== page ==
Friday, December 18, 2009

Holiday Chaos

Tonight is the Christmas party at the Bible college where I am taking classes. I have volunteered to get the ham for the dinner. Yes, me - the only person I know who can have a toaster oven catch fire without even trying to cook something; she whose insurance company requires a fire hydrant in the front yard before underwriting a homeowner's policy - is cooking. I have the day off, and am happy to do so. I've planned my strategy, have the timing set in my mind, even canceled a lunch date with my mom to cook this hunk of pig. No problem.

Until last night. The kitchen sink wouldn't drain. Mr. from-the-Prairie tries Drain-O. Doesn't do anything (duh). OK, I'll get up early to take care of it - as if I know what I'm doing. So, this morning I end up taking the drain apart. The sink drains - all over the floor. Well, at least there's no standing water in the basin ... it's now all over the floor ... "Daddeeeee ... can you come over and fix my sink?"

In the mean time, when taking out the garbage, an empty wine bottle falls ***SHATTER*** all over the patio. The sad thing about it is I didn't even drink any of the wine from that bottle. As I'm trying to shoo my two dogs from the glass while I clean up the mess, I can't help but wonder ...

Can today get any more interesting?

In the midst of all of what's going on in the chaotic kitchen I think back to that night long ago in Bethlehem. Things were chaotic there as well. People from all over the known world, converging on this quiet little town. People were sleeping in the streets because there was simply not enough lodging for such a population boom. Everyone was tired and cranky. Children were whiny -
Benjamin: "Stop touching me! Mom, Simon won't stop touching me!"
Mom: "Simon, don't touch Benjamin."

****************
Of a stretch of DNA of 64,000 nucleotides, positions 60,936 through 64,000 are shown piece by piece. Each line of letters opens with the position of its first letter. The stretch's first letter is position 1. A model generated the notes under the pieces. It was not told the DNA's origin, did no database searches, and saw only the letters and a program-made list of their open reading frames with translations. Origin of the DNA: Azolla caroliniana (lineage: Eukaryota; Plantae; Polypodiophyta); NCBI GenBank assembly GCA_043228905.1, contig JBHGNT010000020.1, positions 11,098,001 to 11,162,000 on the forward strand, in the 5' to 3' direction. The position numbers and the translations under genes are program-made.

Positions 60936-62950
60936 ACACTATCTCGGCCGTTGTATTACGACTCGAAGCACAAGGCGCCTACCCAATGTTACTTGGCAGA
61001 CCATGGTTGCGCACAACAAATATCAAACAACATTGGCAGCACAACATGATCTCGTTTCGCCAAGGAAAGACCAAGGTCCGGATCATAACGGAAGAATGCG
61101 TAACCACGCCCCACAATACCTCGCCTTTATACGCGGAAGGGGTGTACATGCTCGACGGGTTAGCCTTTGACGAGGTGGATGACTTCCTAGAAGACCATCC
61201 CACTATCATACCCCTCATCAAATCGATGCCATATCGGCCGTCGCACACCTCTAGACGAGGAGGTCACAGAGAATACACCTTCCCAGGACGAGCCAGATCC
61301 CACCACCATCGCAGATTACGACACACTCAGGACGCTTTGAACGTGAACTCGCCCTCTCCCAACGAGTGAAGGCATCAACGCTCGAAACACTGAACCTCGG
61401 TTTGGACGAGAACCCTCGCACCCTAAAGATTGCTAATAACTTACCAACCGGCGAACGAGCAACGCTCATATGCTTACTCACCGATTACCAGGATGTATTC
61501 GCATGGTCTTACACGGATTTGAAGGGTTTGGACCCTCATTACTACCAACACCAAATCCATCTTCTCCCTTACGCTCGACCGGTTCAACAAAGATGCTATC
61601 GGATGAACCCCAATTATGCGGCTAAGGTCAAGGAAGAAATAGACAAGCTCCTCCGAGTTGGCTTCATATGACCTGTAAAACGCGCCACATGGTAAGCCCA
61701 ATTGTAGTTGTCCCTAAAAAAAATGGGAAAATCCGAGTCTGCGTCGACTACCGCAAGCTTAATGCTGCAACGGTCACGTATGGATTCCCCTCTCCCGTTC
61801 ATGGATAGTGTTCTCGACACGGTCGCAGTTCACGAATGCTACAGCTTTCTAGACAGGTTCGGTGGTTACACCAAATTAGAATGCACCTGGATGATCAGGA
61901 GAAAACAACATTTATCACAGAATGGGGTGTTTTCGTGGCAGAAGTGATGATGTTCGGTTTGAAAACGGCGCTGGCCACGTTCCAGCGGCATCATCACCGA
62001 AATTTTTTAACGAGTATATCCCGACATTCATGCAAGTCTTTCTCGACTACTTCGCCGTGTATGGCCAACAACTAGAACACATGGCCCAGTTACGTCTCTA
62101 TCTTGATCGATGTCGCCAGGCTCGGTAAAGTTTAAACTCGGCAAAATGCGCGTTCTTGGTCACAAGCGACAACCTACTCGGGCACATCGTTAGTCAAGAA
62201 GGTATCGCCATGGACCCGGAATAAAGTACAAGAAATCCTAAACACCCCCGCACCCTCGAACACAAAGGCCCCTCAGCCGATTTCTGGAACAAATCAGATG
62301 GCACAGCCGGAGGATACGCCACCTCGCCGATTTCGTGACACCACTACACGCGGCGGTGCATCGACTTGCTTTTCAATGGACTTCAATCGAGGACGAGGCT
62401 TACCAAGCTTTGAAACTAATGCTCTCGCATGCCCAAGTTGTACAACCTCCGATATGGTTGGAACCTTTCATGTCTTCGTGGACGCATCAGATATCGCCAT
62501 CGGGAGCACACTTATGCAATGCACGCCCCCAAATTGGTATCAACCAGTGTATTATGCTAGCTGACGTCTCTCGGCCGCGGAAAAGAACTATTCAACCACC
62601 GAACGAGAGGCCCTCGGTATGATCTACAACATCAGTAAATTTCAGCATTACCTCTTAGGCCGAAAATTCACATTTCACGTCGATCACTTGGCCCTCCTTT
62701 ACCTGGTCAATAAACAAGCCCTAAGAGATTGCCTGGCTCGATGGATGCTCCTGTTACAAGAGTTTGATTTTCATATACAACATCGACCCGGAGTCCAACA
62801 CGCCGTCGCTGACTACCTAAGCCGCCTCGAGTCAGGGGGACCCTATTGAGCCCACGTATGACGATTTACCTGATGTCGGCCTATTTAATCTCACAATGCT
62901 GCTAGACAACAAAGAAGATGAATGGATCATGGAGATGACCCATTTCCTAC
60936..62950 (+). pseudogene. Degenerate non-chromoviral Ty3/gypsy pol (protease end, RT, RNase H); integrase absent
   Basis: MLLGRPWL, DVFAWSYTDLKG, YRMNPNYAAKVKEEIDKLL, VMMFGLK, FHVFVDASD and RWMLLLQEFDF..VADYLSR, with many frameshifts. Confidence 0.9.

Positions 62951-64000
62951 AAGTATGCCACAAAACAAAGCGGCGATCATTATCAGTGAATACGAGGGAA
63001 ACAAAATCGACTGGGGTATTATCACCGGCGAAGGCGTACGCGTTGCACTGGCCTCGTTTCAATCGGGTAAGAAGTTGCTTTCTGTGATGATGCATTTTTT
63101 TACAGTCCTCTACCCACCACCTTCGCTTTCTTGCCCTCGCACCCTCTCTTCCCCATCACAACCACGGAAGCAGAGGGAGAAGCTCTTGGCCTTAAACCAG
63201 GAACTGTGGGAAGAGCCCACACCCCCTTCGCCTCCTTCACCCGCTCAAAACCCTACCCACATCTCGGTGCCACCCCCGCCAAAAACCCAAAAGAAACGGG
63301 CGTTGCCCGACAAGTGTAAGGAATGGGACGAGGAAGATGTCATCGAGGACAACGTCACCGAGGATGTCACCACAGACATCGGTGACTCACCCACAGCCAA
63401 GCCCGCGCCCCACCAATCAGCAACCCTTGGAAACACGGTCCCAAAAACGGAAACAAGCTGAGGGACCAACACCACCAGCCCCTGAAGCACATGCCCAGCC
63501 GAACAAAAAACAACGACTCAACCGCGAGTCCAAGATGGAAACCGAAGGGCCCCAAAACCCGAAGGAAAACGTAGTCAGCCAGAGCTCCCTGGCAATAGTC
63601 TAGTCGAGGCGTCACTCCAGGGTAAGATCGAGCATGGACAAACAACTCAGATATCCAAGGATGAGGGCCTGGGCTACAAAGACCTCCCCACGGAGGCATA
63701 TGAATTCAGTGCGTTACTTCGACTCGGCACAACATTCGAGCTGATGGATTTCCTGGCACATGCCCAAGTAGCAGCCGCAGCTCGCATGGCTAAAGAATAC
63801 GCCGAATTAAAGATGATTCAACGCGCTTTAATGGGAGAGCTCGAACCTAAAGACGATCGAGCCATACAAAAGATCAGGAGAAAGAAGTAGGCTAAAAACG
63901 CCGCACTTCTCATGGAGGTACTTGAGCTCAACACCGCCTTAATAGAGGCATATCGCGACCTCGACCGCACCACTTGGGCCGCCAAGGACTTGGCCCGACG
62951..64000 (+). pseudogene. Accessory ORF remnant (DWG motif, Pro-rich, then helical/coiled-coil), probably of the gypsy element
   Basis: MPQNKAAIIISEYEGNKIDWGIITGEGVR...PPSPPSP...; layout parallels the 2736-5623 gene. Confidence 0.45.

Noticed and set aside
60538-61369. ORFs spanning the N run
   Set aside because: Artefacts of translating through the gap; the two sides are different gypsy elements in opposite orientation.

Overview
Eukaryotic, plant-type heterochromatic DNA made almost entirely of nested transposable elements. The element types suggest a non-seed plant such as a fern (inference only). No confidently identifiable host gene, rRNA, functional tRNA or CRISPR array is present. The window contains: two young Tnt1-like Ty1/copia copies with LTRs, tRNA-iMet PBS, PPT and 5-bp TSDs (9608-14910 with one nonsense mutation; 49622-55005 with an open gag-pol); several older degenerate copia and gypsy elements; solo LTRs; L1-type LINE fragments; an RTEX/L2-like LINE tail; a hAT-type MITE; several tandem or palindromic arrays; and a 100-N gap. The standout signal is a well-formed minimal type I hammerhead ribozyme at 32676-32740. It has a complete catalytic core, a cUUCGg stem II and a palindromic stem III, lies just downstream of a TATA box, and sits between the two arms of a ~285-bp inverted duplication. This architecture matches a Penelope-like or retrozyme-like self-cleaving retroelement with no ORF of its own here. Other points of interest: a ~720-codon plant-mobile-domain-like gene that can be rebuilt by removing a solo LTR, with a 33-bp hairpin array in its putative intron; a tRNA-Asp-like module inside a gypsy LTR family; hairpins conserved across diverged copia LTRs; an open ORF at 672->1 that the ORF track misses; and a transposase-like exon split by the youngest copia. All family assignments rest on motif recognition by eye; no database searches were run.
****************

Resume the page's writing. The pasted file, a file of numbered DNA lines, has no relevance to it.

Simon: (Slowly moving his hand toward Benjamin) "I'm not touching you..."
Benjamin: "MOM!!!"
Wives were berating their husbands:
"I told you that we should have left at sun-up. But NOOOoo ... You wanted to buy some extra barley. If we had left at sun-up we'd be sleeping in a real room, and not on the street listening to that Simon kid 'not' touching Benjamin!"
"Yes, dear...."
And on and on it went, all throughout this city. Even in the filth of a stable, where no one would go out of their way to choose to sleep, a woman wails in the pain of childbirth. Soon the chaos turns to joy, when two parents hear the very first cry of their newborn son. Joy so uncontainable that the angels breach the veil of heaven itself to gaze in adoration at this baby. Their announcement says it all:
 "Today in the town of David a Savior has been born to you; he is Christ the Lord. This will be a sign to you: You will find a baby wrapped in cloths and lying in a manger."
News of great joy! But the ones who received the news were not the townies. The ones who received it were not the visitors. The ones who did witness this announcement were shepherds, tending sheep, in the quiet of a field, away from the chaos. The angels invited them to see this child for themselves, giving an ancient sort of Mapquest, if you will - "in the town of David ... you will find a baby wrapped in cloths and lying in a manger."

When God sends a message, He wants his people to hear. In the midst of the chaos of preparing for the holidays, God wants us to be still, and know that He is still God (and we are not!). Jesus is in the midst of your chaos. Look for Him ... you'll find Him.
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Tuesday, December 15, 2009


When I received my copy of PRIMAL: A Quest for the Lost Soul of Christianity by Mark Batterson, I felt like a child on Christmas morning! I had read his previous book Wild Goose Chase and remember hanging on every word he wrote. Primal did not disappoint.